Golden moles are coming to the surface following heavy rainfall. Insects, earthworms, and lizards are eaten by Golden moles.
In shallow subsurface caves, some fly and forage; others excavate burrows as deep as 50 cm (20 inches), with entrances marked by soil mounds.
With the leathery muzzle, forefeet, and claws, the soil is loosened and then forced with the claws and muzzle under the body.
The hind feet drive the debris out of the burrow and down it. Southern Africa’s Golden mole (Eremitalpa granti) of Grant is a sand-dune inhabitant.
It does not stay in burrows, but flies on or just below the dune surface at night, using its front limbs and muzzle to “swim” through the sand. It buries itself in soft sand throughout the day, down to 35 cm.
Forests, savannas, grasslands, rocky hillsides, sandy riverbeds, and sand dunes range from coastal lowlands to elevations of 3,300 meters (10,800 feet)—Golden moles. In cultivated fields and on the fairways of golf courses, several species reportedly live.
The largest is South Africa’s giant Golden mole (Chrysospalax trevelyani) with a 20 to 24 cm (7.9 to 9.4 inches) long body; it is a forest dweller that dens in burrows but moves along the surface and forages.
Grant’s Golden mole is the smallest, weighing less than an ounce, with a body 8 to 9 cm long. One or two young babies are born with Golden moles.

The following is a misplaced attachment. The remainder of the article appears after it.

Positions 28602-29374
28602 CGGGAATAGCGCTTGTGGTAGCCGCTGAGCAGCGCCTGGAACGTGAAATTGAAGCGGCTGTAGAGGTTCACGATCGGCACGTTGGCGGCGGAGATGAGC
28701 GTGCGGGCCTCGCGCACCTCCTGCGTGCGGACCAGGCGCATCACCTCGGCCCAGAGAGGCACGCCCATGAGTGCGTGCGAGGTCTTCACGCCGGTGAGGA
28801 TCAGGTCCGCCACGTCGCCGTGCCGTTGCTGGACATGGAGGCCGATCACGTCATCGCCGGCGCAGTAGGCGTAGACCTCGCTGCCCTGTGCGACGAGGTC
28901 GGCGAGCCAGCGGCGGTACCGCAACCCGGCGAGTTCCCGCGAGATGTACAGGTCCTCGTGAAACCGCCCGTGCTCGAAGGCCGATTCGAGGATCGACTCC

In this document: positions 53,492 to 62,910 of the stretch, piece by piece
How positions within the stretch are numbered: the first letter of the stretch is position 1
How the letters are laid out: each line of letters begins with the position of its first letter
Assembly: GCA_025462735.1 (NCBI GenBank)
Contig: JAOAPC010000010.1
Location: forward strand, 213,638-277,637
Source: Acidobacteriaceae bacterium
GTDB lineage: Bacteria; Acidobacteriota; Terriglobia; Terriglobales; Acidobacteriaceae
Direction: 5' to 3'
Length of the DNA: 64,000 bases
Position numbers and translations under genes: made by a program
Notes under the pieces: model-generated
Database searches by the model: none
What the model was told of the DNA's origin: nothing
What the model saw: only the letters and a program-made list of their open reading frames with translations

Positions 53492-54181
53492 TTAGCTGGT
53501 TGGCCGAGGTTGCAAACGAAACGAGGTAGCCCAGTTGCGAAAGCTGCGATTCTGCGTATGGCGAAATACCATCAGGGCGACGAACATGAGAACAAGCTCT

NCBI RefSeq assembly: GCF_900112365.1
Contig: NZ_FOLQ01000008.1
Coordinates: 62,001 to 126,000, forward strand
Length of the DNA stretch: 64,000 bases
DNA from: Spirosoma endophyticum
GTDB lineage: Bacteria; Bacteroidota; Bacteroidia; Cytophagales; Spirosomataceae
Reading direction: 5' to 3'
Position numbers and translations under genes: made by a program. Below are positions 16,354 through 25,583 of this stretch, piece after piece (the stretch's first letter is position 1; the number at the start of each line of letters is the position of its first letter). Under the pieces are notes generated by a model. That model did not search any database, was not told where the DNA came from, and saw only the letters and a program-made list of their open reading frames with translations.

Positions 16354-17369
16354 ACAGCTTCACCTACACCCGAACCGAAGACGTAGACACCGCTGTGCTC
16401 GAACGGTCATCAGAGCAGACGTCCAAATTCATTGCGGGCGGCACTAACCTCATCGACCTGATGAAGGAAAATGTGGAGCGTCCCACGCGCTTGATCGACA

Paleontology and Classification
Within the family Golden mole, the only family of the order Chrysochloridae which belongs to a larger group of mammals referred to as insectivores, Golden moles are classified into seven genera. African tenrecidae (family Tenrecidae) maybe their closest relatives.
The family’s evolutionary past, based on fossils, can be traced back to Africa’s Early Miocene Epoch (23.8 to 11.2 million years ago).
- Order Chrysochloridae
- One family from sub-Saharan Africa. 2 fossil genera.
- Family Golden mole (Golden moles)
- Eighteen species in six genera.
- Genus Chlorotalpa (African Golden moles)
- Golden mole species.
- Genus Amblysomus (South African Golden moles)
- Four species.
- Genus Chrysochloris (Cape Golden moles)
- Three species.
- Genus Chrysospalax (large Golden moles)
- Two species.
- Genus Cryptochloris (secretive Golden moles)
- Two species.
- Genus Calcochloris (yellow-Golden mole)
- One species.
- Genus Eremitalpa (Grant’s Golden mole)
- One species.